The writers of the letter say that the U.K. economy has suffered from a decade of stagnation amid a lack of both political stability and a consistent economic strategy.

Britain’s Sunak has said it will “take time” for the general population to “really feel” upward momentum in the economy.

Data released earlier this year showed that U.K. gross domestic product rose by 0.6% between January and March after slumping into a shallow recession in the second half of 2023.

An end to uncertainty

The past four years have seen the U.K. undergo particular adversity and economic instability — from the Covid-19 pandemic and Ukraine conflict’s impact on global supply chains, to the rising cost of living for both consumers and businesses.

Add to that the disastrous “mini budget” in September 2022 under Sunak’s predecessor Liz Truss, what British tech bosses say they are looking for now is stability and certainty.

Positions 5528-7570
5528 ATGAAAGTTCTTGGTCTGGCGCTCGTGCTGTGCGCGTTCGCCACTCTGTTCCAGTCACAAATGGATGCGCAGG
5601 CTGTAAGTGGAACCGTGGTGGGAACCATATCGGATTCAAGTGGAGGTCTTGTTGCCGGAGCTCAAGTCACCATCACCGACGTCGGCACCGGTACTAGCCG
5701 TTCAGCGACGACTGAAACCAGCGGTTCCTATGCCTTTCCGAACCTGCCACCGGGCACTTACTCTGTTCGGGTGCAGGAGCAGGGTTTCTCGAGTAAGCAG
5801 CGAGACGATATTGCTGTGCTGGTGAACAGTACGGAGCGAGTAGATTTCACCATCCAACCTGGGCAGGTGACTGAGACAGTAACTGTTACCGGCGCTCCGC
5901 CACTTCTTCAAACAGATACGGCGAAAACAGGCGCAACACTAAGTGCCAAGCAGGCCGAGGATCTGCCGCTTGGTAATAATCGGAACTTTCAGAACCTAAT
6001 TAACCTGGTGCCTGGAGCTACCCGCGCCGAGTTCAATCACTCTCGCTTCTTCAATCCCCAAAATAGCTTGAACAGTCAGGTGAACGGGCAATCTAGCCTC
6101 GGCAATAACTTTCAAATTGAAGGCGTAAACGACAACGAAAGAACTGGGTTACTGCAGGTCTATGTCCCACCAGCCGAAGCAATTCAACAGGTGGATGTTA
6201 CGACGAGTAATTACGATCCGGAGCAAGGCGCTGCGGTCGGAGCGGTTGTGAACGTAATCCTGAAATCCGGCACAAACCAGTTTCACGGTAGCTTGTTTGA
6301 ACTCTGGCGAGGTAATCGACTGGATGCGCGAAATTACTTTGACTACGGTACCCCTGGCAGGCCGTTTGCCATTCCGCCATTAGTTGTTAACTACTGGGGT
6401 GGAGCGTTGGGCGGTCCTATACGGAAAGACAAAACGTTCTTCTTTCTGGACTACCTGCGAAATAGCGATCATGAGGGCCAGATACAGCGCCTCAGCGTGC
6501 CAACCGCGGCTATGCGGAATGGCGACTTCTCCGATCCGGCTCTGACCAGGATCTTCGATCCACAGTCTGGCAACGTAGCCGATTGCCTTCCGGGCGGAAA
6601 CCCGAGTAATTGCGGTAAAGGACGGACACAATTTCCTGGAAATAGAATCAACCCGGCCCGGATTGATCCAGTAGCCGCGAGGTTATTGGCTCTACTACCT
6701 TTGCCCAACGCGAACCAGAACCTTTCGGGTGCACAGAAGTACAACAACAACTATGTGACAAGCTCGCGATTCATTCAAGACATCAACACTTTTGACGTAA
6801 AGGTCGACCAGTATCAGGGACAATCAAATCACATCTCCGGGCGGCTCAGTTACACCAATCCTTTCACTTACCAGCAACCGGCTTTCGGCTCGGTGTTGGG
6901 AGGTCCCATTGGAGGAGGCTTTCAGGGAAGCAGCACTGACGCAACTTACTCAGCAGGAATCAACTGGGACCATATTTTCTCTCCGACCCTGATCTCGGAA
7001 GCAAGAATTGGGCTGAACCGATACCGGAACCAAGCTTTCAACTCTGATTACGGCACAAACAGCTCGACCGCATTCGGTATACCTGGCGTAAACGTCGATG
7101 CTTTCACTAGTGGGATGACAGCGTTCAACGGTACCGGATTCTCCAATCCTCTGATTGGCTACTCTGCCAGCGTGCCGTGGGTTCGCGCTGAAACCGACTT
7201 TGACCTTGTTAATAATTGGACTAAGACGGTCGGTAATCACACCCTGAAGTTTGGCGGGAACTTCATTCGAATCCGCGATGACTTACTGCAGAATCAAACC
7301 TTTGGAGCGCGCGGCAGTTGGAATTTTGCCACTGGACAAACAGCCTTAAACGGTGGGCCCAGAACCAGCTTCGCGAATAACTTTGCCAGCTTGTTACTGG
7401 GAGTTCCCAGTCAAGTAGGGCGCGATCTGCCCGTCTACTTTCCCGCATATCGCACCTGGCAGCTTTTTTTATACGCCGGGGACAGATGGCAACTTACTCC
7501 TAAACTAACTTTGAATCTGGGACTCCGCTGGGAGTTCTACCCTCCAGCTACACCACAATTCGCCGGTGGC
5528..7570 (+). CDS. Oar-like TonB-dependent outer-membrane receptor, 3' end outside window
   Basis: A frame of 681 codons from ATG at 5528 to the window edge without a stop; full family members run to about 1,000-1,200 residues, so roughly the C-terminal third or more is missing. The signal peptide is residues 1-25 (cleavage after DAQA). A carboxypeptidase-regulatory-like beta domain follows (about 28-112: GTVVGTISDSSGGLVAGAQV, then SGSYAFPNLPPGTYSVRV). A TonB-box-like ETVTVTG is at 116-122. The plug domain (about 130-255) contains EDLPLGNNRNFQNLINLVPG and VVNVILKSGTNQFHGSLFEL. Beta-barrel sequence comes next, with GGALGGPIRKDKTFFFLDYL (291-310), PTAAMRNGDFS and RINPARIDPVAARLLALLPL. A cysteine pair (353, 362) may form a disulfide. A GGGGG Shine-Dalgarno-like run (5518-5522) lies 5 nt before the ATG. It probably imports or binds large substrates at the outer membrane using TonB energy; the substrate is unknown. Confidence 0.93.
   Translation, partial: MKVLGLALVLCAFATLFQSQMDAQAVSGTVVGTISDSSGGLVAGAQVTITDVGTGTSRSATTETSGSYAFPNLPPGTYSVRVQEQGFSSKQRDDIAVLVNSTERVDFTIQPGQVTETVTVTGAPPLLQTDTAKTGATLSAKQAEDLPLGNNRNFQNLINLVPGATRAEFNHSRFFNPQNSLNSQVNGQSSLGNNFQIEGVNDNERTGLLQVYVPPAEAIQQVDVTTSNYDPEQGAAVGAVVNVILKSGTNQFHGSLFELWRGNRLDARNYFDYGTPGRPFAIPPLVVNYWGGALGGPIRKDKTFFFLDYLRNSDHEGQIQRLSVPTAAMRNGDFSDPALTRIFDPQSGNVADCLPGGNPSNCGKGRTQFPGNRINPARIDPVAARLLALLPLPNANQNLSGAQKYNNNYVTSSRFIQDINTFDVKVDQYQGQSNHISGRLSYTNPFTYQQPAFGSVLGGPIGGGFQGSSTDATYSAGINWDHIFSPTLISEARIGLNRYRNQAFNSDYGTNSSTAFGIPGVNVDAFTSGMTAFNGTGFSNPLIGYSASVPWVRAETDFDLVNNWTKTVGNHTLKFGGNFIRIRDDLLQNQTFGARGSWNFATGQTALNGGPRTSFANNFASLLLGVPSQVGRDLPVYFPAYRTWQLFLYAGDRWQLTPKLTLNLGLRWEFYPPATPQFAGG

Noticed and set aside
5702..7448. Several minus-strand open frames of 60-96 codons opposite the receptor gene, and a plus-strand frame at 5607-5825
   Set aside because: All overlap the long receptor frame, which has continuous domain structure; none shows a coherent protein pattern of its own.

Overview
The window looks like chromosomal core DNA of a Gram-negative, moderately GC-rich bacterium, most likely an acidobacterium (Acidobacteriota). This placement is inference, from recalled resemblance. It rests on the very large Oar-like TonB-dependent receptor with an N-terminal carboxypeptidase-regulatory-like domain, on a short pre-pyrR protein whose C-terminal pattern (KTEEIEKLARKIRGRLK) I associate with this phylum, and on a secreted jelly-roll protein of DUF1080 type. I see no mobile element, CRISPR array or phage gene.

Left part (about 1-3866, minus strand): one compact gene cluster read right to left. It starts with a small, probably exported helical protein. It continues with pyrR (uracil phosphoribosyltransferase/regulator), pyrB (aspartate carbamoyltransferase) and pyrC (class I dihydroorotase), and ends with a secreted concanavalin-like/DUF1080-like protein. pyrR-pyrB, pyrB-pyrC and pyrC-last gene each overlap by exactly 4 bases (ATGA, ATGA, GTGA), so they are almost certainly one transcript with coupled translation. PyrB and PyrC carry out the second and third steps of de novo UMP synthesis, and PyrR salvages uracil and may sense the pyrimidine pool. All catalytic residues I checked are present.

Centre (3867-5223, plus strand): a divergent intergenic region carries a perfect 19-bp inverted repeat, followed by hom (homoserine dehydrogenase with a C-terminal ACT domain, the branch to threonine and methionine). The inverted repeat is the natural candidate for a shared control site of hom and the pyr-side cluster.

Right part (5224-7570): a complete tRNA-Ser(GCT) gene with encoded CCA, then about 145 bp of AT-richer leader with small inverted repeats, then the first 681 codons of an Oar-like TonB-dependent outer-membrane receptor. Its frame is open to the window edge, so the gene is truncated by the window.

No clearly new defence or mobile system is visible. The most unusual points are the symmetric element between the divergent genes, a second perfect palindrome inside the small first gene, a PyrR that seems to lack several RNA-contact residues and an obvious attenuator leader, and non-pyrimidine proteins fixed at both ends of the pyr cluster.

British Prime Minister Rishi Sunak (L) and Britain's Chancellor of the Exchequer Jeremy Hunt (R) during a visit to BAE Systems on March 25, 2024 in Barrow-in-Furness, England.

Danny Lawson | Wpa Pool | Getty Images

British Prime Minister Rishi Sunak (L) and Britain’s Chancellor of the Exchequer Jeremy Hunt (R) during a visit to BAE Systems on March 25, 2024 in Barrow-in-Furness, England.

“In the last two years, both parties have materially converged in terms of the fact that businesses are important for the country’s growth — business is important, fintech [financial technology] is important, entrepreneurship is important,” Rishi Khosla, CEO of British digital bank OakNorth, told CNBC.